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The Palace of Illusions : Chitra Banerjee Divakurni

Mythology has always been close to my heart from the days of my childhood when my grandmother used to tell me the stories. On weekends I used to get up early only to make sure that I don’t miss the series of Ramanand Sagar. I guess it was the budding of my love for stories which has shaped my personality today.

I have always felt that Mahabharata is one of the most well-written stories of all times. An array of characters intertwined in a complex plot; yet when everything unwinds itself at the end you remain dumbstruck at the each unfolding.

This book “The Palace of Illusions” by Chitra Banerjee Divakurni is not the retelling of the story of Mahabharata. This is the story of Panchali, daughter of king Drupad also known as Draupadi, her loneliness in her father’s home suffocated by riches and pressure of patriarchal society, her affection for her brother Dhri who was her only friend and companion in her parent’s home, her friendship with enigmatic Krishna, her belief that she was born to do something greater than getting married and leading the life of a mistress.

Her curiosity about her future led her to sage Vyasa who told her that she will be married to 5 men and will become the cause of the death of her loved ones. Disturbed with the foretelling she asked her ways to amend it. But in spite of sage’s advice was she able to change the inevitable? Was she able to mitigate the coming catastrophes? Hasn’t she done all the mistakes for which she was warned? Her heart fluttered for Karna yet she married Arjun and as the fate has laid upon her, as per the words of Kunti she was married to all the 5 brothers.

The Palace of Illusions later built by Pandavas in their kingdom filled with magic and adorned with all the materialistic adjectives was envied by all the visitors and becomes the cause of the mass destruction. The wonderful palace became the home for Draupadi and she loved it more than her husbands. Envious of his cousin’s prosperity and insulted by Panchali’s laugh, Duryodhan won everything from the Yudhishter in a deceitful game of dice. Strange is how a person who has lost himself can still wager on her wife. Dragged into the sabha full of men, Draupadi was humiliated in the worst way she could ever imagine. Failed by all his loved ones, scorned Draupadi spoke the curse which seeds the great war of Mahabharata.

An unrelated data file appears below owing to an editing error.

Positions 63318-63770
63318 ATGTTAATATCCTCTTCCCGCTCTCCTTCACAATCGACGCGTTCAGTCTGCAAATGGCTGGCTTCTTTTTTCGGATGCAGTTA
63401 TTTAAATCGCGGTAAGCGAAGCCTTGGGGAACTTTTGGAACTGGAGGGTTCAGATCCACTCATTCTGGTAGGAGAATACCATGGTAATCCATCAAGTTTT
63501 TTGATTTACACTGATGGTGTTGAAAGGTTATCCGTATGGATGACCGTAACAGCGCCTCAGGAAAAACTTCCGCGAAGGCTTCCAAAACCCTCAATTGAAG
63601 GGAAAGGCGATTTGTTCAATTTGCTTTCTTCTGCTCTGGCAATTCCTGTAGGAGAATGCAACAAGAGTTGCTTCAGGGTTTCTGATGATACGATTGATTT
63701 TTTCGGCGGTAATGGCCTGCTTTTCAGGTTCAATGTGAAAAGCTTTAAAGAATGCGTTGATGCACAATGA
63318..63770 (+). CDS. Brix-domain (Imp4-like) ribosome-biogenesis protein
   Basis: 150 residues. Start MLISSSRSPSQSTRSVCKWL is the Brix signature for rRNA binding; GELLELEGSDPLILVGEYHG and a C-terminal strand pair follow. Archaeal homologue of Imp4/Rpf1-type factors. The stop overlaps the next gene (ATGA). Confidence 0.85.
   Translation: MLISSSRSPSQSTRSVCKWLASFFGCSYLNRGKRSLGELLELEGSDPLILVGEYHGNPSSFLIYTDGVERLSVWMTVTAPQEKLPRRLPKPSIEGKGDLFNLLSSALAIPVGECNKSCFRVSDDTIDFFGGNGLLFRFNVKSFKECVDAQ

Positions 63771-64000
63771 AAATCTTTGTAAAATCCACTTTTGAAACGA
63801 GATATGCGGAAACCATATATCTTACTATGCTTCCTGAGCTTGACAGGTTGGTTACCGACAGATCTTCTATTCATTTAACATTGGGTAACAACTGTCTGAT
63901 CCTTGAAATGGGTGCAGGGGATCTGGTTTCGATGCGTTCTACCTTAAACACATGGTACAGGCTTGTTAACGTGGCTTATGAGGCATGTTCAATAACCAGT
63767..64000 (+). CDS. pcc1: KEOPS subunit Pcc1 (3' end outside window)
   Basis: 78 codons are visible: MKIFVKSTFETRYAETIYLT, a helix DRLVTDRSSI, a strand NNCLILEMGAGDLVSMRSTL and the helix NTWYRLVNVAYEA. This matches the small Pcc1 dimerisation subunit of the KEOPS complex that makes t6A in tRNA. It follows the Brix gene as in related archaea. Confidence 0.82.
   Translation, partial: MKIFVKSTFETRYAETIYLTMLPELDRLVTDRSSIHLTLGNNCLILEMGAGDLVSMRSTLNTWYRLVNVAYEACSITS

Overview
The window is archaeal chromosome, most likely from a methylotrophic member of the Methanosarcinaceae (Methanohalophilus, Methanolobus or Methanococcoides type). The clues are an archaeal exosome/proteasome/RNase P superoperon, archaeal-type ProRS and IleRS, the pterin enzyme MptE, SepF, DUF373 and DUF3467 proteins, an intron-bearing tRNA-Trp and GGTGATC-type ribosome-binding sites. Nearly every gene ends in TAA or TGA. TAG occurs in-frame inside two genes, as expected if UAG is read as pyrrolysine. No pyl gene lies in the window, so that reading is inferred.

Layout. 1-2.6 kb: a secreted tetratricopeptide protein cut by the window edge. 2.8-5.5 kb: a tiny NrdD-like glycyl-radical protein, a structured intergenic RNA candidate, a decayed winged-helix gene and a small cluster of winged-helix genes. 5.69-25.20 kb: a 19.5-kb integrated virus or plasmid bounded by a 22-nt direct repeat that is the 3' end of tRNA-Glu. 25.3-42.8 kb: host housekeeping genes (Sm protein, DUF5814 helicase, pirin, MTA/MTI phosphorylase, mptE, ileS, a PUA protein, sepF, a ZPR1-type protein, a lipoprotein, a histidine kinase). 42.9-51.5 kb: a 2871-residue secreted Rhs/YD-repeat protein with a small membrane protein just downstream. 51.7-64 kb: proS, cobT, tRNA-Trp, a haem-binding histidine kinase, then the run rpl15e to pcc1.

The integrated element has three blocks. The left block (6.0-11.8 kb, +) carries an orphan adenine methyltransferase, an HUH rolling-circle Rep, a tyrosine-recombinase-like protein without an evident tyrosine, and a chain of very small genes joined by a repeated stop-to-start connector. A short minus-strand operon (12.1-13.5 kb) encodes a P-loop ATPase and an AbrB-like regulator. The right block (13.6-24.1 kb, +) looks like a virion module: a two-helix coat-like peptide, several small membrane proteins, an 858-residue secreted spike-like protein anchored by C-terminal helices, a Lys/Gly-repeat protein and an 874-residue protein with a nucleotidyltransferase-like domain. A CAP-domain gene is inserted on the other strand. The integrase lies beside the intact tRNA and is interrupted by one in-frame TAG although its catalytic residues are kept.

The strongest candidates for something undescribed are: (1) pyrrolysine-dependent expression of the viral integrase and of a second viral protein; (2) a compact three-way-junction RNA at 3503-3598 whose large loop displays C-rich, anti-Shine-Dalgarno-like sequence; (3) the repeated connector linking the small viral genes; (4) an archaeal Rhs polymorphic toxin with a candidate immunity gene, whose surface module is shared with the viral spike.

Filled with vengeance, Draupadi instigates her husbands to take revenge for her insult. But after avenging her public humiliation, has Draupadi finally found solace? Was the cost she paid in the form of the death of her loved ones worth the vengeance she carried in her heart for so many years?

This book is quite gripping and difficult to put down once you begin it. The character of Draupadi grows upon you as the story progresses.  You can empathize with her and along with it one can feel the err of human nature.  I will definitely recommend this book.

Published inBooksFiction

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